Said one friend: “He’s made an effort to say, ‘Look, I’m not bitter about this. I’m moving forward.’ But I assume, when he’s lying in bed at night, it’s hard not to think about it.”
Said another friend: “He was really angry at Democrats for what they did to him and his family.”
“And yet, those same friends also describe a competing impulse in Kavanaugh—a burning desire to gain readmission into polite society and enjoy all the perks associated with one of the world’s most prestigious jobs.”
Speaker Nancy Pelosi said masks will still be required for members of Congress and staff on the House floor despite new guidance from the CDC because the vaccination status of members, meaning Republicans, is not known, Bloomberg reports.
CNN: Congressional Democrats have a 100% vaccination rate.
Florida Gov. Ron DeSantis (R) told Fox News that he plans to pardon “any Floridian” who faces “outstanding infractions” for violating COVID-19 guidelines like mask mandates.
“In a dramatic shift that comes amid fighting in the Gaza strip and clashes between Jewish and Arab citizens in Israel, right-wing kingmaker Naftali Bennett has announced he will no longer seek an alternative government to oust Prime Minister Benjamin Netanyahu,” Axios reports.
“Bennett had been on the verge of a power-sharing deal with centrist opposition leader Yair Lapid that would have made him prime minister for two years until Lapid rotated into the job. Without Bennett, Lapid has no path to a majority, and Israel will almost certainly head for its fifth election since 2019 with Netanyahu still in his post.”
Netanyahu has more political lives than any politician today.
USA Today: “An infusion of $350 billion in federal COVID-19 rescue funds now headed to local and state governments this week sets up a new – and welcomed – dilemma: how to spend a financial windfall.”
“Two months after President Joe Biden signed his American Rescue Plan into law, the Treasury Department on Monday made available a historic amount of direct aid to thousands of city and county governments. Local governments are in line to collectively receive more than $110 billion over two years in addition to $125 billion for the reopening of public schools. Another $195.3 billion will go to states.”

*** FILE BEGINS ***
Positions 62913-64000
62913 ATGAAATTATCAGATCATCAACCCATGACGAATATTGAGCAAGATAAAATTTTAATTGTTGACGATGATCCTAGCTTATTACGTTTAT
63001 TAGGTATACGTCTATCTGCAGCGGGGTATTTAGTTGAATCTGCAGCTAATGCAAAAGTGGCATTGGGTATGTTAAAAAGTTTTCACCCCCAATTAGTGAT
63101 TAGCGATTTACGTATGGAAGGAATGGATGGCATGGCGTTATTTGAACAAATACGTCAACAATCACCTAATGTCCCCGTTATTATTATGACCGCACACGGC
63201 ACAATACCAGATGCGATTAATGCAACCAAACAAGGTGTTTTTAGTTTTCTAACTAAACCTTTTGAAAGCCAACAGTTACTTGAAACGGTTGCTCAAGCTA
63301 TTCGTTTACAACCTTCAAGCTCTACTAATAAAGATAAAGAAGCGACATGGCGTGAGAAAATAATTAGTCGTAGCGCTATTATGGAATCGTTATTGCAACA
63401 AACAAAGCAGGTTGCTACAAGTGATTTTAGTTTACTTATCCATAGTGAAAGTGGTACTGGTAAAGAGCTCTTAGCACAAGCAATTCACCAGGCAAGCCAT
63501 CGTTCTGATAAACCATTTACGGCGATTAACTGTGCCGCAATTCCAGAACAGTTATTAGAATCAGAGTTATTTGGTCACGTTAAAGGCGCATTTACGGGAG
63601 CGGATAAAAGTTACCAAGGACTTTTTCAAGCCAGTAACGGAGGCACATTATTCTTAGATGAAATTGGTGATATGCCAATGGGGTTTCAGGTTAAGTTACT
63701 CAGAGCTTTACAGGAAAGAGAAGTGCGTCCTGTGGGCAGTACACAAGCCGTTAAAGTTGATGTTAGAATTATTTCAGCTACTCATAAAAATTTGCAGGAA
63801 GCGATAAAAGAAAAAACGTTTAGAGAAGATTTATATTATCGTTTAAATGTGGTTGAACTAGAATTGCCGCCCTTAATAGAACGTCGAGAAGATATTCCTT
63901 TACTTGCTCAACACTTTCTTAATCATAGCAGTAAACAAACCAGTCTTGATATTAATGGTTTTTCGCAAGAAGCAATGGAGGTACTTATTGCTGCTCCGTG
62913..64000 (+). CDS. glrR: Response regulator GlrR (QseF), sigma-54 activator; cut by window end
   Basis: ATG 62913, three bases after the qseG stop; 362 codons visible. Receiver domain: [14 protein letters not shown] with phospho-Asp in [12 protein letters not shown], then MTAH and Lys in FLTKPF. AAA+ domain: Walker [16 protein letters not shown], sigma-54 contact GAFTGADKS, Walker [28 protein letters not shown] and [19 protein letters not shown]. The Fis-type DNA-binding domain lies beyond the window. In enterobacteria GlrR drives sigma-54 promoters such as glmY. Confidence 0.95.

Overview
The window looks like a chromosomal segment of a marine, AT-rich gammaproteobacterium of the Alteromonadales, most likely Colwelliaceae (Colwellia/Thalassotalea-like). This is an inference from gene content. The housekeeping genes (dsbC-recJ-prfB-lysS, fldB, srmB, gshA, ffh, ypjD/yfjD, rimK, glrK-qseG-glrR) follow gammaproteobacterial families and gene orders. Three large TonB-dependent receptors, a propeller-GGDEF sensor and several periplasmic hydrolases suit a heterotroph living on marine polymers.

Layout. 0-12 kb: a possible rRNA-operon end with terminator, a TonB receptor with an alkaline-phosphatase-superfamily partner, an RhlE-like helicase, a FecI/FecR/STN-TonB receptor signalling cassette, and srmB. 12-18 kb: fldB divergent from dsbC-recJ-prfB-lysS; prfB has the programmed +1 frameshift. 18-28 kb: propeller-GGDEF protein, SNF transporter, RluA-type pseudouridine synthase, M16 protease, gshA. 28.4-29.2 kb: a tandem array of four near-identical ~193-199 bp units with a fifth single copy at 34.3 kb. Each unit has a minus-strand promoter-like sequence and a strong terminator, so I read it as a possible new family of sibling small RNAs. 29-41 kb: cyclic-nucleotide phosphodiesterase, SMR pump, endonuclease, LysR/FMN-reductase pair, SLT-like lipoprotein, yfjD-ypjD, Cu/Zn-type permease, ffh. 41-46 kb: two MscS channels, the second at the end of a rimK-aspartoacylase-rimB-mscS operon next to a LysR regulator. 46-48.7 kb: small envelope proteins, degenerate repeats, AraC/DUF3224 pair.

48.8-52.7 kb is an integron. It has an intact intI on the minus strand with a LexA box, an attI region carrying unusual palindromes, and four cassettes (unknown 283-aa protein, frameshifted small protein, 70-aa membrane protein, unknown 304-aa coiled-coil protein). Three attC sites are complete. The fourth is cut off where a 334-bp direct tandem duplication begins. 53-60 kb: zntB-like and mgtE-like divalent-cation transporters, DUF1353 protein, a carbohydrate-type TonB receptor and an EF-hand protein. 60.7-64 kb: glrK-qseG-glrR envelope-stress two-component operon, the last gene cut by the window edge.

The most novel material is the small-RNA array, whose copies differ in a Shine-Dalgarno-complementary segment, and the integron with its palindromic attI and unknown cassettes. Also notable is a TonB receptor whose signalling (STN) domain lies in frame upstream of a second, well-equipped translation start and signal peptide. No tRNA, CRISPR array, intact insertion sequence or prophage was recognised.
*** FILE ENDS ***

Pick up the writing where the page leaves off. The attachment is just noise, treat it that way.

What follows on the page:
Politico: “Senate Republicans dramatically changed their party rules to take a hard line on the debt limit in the coming months. Democrats don’t care.”
“In fact, the Democratic majority says it has no intention of negotiating with Republicans bent on slashing spending as a condition for avoiding default after the July 31 deadline. Democrats say they won’t haggle with the minority party over the faith and credit of the United States, citing lessons from the presidency of Barack Obama.”
“The diametrically opposed views heading toward a cutoff point that regularly vexes Washington could become highly consequential as Congress labors to cut bipartisan deals on a host of issues.”
“New York prosecutors have subpoenaed a Manhattan private school as they seek the cooperation of the Trump Organization’s chief financial officer in their investigation of former President Donald Trump and his company,” the Wall Street Journal reports.
“The subpoena seeks information from Columbia Grammar & Preparatory School, where grandchildren of Trump Organization CFO Allen Weisselberg are students… From 2012 to 2019, more than $500,000 of the children’s tuition was paid for with checks signed by either Mr. Weisselberg or Mr. Trump.”
The United States is now approaching 600,000 known deaths during the coronavirus pandemic. The actual number is likely much higher. For comparison, the population of Wyoming is 578,000.
Dr. Anthony Fauci told CBS News that he doesn’t “understand what the problem is” with Sen. Rand Paul (R-KY) after he once again had a heated exchange with the senator during hearings.
Said Fauci: “You know, I just don’t want to get into that tit-for-tat. I just don’t understand what the problem is with him. Well I’m just gonna do my job and he can do what he wants to do and we’ll see what happens.”
Missouri Gov. Mike Parson (R) “dropped plans to expand the state’s Medicaid health care program to thousands of low-income adults after the Republican-led Legislature refused to provide funding for the voter-approved measure,” the Associated Press reports.
“He noted that the state’s $35 billion budget approved by lawmakers last week didn’t provide the funding he had requested for an expansion of Medicaid.”
“The voter initiative to expand Medicaid passed 53% to 47% in 2020.”